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From Hitler to Ahmadinejad: CEOs You Can Rely On

My colleague wrote to hundreds of companies we exposed empowering Saddam Hussein with dual-usage technology, to see if anything had changed in their corporate behavior over the past decade.
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For the last few years, my colleague, Dr. Shimon Samuels, the Simon Wiesenthal Center's Director of International Relations has been closely following European companies' links to Iran from his office in Paris. In fact, he wrote to hundreds of companies that we exposed in the early 1990s empowering Saddam Hussein with dual-usage technology, to learn what if anything had changed in their corporate behavior in a decade. Recent developments confirm that at least for one key company -- not much!

Earlier this week we met in Berlin for a series of meetings with officials and human rights activists. The main topic was Iran -- it's high-powered rush to nuclearization, the human rights drama unfolding on the streets of Tehran and what if anything, short of force can be done to bring about behavior-if not-regime change: The universal answer was: tougher, much tougher economic sanctions against the Mullahtocracy's Military Industrial Complex. Such moves, much debated at the United Nations and the European Union (EU), are now being pushed by the Obama Administration, France and the UK, but vigorously opposed by China, now has the backing of German Chancellor Merkel earlier this week, announced at a historic joint meeting of the German and Israeli Cabinets in the German capital.

At dinner Tuesday at the Berlin's Jewish Community Center, I watched and listened to a young German, Michael Spaney, as he and his colleague described their STOP THE BOMB organization's game plan to help thwart Tehran from obtaining nuclear weaponry.

Not 48 hours later Spaney, distributed fliers to 3,500 stockholders who were attending Thyssen/Krupp, annual stockholder meeting. STOP THE BOMB claims that 4.5 percent of the company's stocks is owned by the Iranian regime. The Jerusalem Post reported the company confirmed that the engineering conglomerate conducted some €200 million in trade last year with Iran.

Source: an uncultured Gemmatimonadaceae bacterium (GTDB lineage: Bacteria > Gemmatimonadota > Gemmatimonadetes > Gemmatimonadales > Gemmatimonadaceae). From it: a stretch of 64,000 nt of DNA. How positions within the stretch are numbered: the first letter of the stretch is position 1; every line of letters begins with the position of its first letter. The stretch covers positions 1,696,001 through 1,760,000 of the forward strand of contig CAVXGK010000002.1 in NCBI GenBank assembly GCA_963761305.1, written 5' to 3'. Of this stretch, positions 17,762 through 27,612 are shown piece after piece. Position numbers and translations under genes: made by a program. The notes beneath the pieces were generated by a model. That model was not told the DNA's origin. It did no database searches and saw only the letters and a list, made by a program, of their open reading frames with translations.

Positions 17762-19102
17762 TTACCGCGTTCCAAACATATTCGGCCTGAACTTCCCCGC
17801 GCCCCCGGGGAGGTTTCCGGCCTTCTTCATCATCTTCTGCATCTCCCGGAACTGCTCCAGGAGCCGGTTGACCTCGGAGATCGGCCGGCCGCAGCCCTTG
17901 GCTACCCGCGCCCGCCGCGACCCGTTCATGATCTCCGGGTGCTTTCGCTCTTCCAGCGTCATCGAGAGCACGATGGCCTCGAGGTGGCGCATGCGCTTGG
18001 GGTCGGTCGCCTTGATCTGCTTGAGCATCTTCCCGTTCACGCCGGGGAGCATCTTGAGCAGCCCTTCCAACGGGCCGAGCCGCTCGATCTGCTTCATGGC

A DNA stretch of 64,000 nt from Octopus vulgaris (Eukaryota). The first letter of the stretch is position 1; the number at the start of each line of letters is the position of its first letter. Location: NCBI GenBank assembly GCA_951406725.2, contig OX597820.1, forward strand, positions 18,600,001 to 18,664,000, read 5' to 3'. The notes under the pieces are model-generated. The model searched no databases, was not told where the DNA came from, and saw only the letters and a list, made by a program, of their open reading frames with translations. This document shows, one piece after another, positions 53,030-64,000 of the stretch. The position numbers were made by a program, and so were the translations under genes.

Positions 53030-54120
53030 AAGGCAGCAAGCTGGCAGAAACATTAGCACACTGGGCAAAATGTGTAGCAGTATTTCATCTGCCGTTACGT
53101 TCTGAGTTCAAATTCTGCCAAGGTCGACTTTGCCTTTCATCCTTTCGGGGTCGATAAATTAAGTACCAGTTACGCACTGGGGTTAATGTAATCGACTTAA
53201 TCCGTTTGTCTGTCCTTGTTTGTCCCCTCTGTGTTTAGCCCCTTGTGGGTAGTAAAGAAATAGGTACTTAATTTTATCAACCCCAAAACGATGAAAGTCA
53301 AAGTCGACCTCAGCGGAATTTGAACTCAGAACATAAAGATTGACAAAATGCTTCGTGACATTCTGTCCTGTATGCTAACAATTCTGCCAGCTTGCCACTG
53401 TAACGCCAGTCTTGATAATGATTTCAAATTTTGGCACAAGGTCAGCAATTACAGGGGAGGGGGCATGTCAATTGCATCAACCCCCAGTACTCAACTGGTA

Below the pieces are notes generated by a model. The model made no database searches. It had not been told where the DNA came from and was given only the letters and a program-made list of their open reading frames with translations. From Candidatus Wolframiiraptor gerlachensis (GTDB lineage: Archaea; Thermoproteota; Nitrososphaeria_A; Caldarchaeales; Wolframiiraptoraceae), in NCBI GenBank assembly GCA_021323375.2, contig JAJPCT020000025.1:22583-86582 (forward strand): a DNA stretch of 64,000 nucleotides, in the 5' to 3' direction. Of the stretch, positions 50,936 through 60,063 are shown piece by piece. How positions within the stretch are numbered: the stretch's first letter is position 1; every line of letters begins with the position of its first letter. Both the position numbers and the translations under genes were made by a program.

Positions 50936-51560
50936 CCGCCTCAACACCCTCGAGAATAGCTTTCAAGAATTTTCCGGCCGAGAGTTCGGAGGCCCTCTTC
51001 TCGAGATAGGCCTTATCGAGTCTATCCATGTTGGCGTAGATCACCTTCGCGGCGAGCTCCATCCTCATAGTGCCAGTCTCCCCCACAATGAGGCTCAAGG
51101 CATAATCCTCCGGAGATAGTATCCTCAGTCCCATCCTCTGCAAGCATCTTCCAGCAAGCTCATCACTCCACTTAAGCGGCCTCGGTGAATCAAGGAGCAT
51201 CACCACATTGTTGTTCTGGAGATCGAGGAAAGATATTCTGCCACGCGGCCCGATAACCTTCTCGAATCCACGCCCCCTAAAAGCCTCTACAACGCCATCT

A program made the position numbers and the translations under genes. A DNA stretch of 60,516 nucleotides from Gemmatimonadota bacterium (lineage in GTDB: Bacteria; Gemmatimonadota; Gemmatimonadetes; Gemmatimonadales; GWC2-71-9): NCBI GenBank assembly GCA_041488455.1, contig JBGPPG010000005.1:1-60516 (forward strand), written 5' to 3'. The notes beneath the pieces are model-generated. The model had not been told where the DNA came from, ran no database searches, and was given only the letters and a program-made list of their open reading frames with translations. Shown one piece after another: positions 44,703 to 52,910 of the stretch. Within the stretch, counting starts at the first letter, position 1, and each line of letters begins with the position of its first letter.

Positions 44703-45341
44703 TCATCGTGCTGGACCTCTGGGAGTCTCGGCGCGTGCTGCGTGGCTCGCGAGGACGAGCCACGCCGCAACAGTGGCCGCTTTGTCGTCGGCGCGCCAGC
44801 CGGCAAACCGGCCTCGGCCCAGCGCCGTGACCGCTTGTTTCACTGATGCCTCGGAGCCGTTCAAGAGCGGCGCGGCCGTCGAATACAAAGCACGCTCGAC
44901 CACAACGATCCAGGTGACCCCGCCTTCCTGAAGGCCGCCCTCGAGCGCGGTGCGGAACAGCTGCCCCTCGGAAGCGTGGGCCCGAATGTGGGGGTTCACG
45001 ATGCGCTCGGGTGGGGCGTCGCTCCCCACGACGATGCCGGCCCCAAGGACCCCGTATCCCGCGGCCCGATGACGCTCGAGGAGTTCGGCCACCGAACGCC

German corporations such as ThyssenKrupp have ignored Merkel's pleas to stop doing business with Iran as part of her administration's non-binding "discouragement strategy."

Mr. Spaney rose to microphone at the stockholder's meeting to ask point blank if ThyssenKrupp "is certain that its projects are not tied to the Revolutionary Guards." The European Parliament is currently debating a Dutch proposal to put the Revolutionary Guards on the European Union terror list. The Dutch Parliament, reports The Jerusalem Post, justified its resolution by citing the Revolutionary Guard's role in violently repressing the Iranian population and financing radical Islamic terror organizations, such as Hamas and Hezbollah.

Ekkehard D.Schulz, CEO of ThyssenKrupp, replied that the company "is not aware of involvement with the Revolutionary Guards" but is "dealing with construction companies" in Iran.

According to a spokesman, subsidiaries of the parent corporation are involved in the "chemical, systems engineering, cement [and] railway" sectors. Uhde and Polysius, both subsidiaries of ThyssenKrupp, are building cement and chemical plants in Iran. ThyssenKrupp delivered a "container ship" to Teheran, the spokesman added.

Political leaders like Chancellor Merkel and human rights campaigners like Michael Spaney are living proof of how far democracy has brought Germany since the horrors of the Nazi Third Reich. And business leaders like Thyssen/Krupp CEO Shulz are examples of how much further Germany has to to go... Regarding the "support of a anti-Semitic and terror regime in Iran, it is not ThyssenKrupp's responsibility to issue a statement," sniffed the head of a company that in World War II used over 10,000 slave laborers and whose president during the Hitler era, Alfred Krupp was convicted of War Crimes at Nuremberg, adding, "That is a function of the federal government."

In those days, in our time; through words and deeds: Thyssen and Krupp-- enablers of tyranny -- from Hitler to Ahmadinejad.


On the eve of the 65th anniversary of the liberation of Auschwitz, Siemens AG, the German engineering giant, which used slave labor during WWII in Auschwitz, announced on Tuesday at its annual stockholder meeting that it is severing its business ties with Iran. In the audience was Michael Spaney from STOP THE BOMB who led the campaign to force this key German firm to pull the plug on Iran.

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